Columnist Novar Caine reveals yet another part of the real Bali that is too often ignored
Bali is in the news again. Slavish, drooling, adjective-packed features are lining the leisure pages of major broadsheets in Australia, the UK and the US, with words like “verdant,” “serene” and “sleepy” deployed to describe the experience. Meanwhile words like “death,” “crisis” and “warnings” make up the language used to report Bali on the news pages.
The former is powered by Eat Pray Love — an unpunctuated title starring Julia Roberts that is by most accounts a horror movie. But it has pretty scenes. Feature editors with a marketing-supplied junket of free flights and stays at top-notch hotels dispatch jaded city journalists who immediately fall for the romantic allure of a very emerald Bali with quaint village folk that time has done a detour around.
It is all – the movie and the torrent of reportage — gratis publicity for an island with a billion-dollar tourist industry that can’t afford its own publicity. Who cares if the newspaper features are barely concealed ads; it’s the picture-postcard the reading punters who put down US$8,000 apiece for two weeks in the tropics command. Please don’t spoil our view.
But it’s a pornographic sight: Reporters and editors and the consuming readers fawn over peasants praying at a ricefield shrine, the sun bearing down on the devotees’ weathered skin. How lovely, how exotic, how quixotic, they coo, not knowing nor caring to discover the gruelling hardships of such basic rural existence, one that is alarmingly leading to rising suicides.
Most Balinese have no idea how well the foreign half lives. Burdened by unceasing temple duties and the endless physical toil of farming, they regard camera-clicking tourists as a mild peculiarity, like flies swarming around a cow’s muzzle, but less annoying. When your waking hours are filled with anxious efforts to survive, tunnel vision doesn’t allow for much perspective.
Such is high-end tourism in a poor place (around 200,000 Balinese, 5 percent of the population, live on US$1.5 a day, according to figures from the Bali government). The reporters report out of dens of opulence, never knowing what it’s like to live in a village of little. Swap that five-star hotel room for a Balinese compound? What? No air-conditioning, no fridge, no waiters or butlers or service-on-demand? No TV, no DVD, no booze, no imported food? No shops, no props; nowhere to live it up?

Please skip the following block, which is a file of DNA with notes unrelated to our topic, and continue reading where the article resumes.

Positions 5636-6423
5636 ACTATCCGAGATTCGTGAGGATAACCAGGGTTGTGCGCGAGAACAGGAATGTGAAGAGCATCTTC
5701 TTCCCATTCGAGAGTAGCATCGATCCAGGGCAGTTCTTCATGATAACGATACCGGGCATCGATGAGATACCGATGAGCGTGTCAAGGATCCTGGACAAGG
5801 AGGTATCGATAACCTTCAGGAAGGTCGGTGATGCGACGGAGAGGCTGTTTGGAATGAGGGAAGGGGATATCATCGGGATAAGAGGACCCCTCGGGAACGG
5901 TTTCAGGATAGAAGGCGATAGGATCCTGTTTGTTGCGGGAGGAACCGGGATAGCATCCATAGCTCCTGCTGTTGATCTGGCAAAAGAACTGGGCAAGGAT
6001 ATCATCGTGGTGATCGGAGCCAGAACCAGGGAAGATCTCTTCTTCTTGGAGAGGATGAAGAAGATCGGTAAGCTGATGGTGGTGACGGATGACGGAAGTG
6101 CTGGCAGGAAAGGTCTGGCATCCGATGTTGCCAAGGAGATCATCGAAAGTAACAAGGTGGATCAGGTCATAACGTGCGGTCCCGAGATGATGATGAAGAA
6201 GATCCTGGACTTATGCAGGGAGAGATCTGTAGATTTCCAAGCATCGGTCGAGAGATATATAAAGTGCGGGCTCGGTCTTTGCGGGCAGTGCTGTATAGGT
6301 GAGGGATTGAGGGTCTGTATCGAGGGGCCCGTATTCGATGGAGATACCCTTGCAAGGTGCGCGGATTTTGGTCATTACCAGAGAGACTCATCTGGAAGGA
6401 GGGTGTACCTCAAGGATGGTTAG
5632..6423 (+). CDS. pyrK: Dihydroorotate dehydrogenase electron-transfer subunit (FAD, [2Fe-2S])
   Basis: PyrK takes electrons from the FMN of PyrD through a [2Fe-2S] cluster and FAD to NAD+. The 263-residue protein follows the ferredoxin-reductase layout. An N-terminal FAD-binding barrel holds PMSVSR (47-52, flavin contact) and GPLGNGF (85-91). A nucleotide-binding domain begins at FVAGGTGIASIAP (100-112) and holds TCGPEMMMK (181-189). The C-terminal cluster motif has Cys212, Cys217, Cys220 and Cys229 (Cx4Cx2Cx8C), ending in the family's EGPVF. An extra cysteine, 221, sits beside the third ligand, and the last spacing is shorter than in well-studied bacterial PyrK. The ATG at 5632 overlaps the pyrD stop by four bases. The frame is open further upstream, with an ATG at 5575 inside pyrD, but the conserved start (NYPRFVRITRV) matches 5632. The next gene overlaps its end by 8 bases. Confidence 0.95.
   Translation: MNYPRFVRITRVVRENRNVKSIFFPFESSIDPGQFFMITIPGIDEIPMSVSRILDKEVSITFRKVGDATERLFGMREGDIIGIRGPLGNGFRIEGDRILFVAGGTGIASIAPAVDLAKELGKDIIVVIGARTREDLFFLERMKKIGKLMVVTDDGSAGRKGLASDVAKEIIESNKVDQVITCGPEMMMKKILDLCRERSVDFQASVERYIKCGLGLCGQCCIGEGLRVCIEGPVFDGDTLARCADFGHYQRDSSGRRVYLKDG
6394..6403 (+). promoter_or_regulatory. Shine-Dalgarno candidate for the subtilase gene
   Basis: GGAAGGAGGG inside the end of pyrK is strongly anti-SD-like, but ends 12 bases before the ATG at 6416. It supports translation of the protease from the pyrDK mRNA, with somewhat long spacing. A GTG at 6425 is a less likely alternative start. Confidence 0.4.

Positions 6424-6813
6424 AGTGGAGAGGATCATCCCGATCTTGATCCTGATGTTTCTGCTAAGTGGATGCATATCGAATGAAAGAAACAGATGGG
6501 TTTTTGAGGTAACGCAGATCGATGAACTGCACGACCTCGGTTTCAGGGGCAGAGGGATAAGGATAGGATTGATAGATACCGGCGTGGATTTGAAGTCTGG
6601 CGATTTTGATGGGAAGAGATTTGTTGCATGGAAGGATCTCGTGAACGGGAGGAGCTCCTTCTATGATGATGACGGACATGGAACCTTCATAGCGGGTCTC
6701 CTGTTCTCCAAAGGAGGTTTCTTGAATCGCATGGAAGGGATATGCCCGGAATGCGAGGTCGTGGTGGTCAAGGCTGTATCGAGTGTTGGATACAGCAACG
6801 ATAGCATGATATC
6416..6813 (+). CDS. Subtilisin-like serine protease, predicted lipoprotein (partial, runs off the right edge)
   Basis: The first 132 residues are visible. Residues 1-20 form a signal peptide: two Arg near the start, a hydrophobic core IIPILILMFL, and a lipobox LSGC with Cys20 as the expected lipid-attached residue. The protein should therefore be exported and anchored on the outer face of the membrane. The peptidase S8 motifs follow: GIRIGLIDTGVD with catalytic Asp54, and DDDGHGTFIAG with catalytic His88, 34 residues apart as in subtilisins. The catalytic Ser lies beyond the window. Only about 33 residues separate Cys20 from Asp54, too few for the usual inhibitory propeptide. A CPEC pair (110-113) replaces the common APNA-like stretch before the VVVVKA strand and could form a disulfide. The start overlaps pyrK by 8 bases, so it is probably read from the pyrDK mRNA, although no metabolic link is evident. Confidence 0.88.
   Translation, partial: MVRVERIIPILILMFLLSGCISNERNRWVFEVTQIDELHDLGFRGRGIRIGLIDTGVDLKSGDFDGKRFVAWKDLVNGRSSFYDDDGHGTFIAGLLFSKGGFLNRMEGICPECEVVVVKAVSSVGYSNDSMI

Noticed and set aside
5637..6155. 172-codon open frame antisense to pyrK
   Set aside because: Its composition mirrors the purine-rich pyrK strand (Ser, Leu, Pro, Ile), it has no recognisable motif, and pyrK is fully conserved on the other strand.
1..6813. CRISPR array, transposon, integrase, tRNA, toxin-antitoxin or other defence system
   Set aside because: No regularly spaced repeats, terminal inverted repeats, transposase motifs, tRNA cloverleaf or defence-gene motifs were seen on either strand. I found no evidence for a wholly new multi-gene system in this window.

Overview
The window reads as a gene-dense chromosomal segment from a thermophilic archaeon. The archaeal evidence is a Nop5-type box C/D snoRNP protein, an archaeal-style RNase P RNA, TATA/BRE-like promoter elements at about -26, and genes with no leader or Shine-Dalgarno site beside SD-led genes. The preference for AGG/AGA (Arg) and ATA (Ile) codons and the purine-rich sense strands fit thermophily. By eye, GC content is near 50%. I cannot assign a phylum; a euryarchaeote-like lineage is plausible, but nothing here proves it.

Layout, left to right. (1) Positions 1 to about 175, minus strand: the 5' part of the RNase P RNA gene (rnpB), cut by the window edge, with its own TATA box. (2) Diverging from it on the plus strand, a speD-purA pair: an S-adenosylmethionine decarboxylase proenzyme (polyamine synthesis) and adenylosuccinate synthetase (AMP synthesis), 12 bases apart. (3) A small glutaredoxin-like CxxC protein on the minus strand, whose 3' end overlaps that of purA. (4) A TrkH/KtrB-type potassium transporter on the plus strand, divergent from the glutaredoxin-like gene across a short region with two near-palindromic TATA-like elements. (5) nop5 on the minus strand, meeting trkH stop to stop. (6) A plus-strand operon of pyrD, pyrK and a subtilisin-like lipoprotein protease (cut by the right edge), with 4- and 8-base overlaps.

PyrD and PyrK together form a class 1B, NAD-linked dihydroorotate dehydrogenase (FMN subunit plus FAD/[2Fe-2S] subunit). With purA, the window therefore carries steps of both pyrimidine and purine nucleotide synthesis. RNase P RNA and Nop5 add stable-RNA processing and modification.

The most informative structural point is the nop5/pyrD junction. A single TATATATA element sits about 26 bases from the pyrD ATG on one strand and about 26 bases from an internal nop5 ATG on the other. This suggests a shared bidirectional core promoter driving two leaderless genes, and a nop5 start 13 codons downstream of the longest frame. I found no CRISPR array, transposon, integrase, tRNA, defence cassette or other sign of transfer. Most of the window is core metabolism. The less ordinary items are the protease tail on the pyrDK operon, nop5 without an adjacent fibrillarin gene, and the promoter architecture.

It is so nice to delve into the culture before diving back under the chilled covers.
Juxtapose this sweet portrait with the cruel realism of life outside hotel compounds. One where well over half a million dogs roam wild, attacking and biting people, some of them, over 11 percent, carrying the rabies virus. In two years over 100 Balinese have died from this most excruciating (and invariably fatal) of diseases.
A recent glowing feature in a British paper began this way: “To love Bali, you have to love silence.” There’s no double-glazing — or any, for that matter — at real homes around the island, where the gangs of snarling strays mean there’s no silence to be had at all.
In Bali, equally out-of-control traffic and lunatic truck drivers who have no place behind a wheel are mowing people down. Enraged residents erupt in revolt, imploring the authorities to clamp down; but they never do. It is an island of inertia.
They say there’s a difference between visiting a place and living there, and they — those travellers among us — are right.
Does Bali need to sell its real picture? Do you use your best china for tea when guests come around, or serve with chipped mugs and faded-print saucers? No matter how desperate, everyone likes to put on a good show.
Bali has many inherent charms; of that there is no doubt. It is a place of intoxicating beauty, of warm people, of dramatically unfurling vistas, from the white-sand beaches of the arid south to the misty mountains of the central highlands to the arresting volcano land to the east.
The equilibrium of egalitarianism, however, is tipped away from the Balinese advantage, and that is the misfortune. “Never was so much owed by so many to so few,” said Britain’s wartime leader Winston Churchill of the saviours of his country, the Battle of Britain fighter pilots. It could be used to mirror the Bali story, at a time when millions of people travel to the island every year to glimpse its beauty and revel in its generous climate.
When people are dying and starving and going without education, a tourist levy — say $3 — collected by the hotels and administered not by an unaccountable government but an audited organisation should be mandatory.
We all need to eat, pray and love.